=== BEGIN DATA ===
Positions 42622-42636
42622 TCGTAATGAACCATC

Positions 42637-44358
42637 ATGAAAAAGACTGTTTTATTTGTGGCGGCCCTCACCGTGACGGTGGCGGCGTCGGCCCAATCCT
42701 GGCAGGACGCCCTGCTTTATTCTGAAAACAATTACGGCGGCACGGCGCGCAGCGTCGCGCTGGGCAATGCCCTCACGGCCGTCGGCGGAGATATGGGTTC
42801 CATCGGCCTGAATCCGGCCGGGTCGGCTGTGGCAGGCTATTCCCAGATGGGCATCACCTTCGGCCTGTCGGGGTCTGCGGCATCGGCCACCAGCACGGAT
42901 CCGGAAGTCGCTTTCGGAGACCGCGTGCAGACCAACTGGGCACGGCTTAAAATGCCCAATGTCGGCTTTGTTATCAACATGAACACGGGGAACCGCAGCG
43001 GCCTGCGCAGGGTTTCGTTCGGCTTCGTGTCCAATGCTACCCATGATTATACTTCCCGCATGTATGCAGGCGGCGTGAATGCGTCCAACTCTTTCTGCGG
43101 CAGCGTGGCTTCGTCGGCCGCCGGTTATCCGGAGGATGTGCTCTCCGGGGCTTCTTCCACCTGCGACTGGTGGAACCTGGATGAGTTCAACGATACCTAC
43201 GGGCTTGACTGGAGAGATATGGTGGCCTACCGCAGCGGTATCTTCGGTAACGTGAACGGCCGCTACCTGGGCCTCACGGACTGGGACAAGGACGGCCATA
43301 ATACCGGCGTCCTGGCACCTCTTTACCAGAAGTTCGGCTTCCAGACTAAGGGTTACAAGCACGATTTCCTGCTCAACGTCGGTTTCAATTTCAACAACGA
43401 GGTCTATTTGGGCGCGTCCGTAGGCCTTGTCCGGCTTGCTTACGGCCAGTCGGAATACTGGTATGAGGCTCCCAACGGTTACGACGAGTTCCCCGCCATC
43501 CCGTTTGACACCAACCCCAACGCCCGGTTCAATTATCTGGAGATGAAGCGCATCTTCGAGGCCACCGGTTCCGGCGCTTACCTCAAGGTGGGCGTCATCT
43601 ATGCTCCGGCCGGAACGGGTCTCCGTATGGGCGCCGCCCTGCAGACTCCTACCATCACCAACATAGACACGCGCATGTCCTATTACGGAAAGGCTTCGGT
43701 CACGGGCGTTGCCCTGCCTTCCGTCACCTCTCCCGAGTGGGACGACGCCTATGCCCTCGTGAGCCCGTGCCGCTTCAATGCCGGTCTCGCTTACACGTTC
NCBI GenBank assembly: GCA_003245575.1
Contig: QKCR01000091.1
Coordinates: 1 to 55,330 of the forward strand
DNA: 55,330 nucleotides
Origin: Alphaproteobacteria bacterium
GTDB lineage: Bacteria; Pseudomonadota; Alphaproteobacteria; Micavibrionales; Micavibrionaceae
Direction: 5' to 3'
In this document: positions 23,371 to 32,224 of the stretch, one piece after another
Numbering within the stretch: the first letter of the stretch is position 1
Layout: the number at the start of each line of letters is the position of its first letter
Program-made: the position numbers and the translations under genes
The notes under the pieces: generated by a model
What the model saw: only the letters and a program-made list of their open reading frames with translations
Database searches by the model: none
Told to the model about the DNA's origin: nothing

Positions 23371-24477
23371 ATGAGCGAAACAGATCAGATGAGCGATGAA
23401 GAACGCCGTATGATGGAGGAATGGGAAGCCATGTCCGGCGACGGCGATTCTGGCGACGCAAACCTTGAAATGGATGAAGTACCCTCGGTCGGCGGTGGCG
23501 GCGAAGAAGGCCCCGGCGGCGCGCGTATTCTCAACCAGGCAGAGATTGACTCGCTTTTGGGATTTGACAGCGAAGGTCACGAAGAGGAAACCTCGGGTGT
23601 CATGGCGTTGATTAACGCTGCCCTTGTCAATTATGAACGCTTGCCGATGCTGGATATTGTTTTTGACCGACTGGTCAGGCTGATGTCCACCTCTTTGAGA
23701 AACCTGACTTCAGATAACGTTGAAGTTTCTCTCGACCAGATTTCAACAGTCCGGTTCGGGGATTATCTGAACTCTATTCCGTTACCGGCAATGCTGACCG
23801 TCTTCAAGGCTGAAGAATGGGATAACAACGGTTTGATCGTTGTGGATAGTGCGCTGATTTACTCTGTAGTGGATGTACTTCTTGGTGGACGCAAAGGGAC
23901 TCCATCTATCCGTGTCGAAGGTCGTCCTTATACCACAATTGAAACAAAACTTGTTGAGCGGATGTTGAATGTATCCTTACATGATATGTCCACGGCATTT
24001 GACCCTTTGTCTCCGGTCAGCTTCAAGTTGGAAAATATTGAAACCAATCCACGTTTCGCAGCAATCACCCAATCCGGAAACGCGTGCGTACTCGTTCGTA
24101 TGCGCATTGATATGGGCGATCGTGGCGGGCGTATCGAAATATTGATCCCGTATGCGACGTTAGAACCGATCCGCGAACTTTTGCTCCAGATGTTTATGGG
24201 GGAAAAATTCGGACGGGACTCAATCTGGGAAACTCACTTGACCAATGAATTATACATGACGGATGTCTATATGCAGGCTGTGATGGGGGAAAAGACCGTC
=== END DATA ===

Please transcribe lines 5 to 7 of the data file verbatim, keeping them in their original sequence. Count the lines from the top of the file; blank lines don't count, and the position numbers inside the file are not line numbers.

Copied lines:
42701 GGCAGGACGCCCTGCTTTATTCTGAAAACAATTACGGCGGCACGGCGCGCAGCGTCGCGCTGGGCAATGCCCTCACGGCCGTCGGCGGAGATATGGGTTC
42801 CATCGGCCTGAATCCGGCCGGGTCGGCTGTGGCAGGCTATTCCCAGATGGGCATCACCTTCGGCCTGTCGGGGTCTGCGGCATCGGCCACCAGCACGGAT
42901 CCGGAAGTCGCTTTCGGAGACCGCGTGCAGACCAACTGGGCACGGCTTAAAATGCCCAATGTCGGCTTTGTTATCAACATGAACACGGGGAACCGCAGCG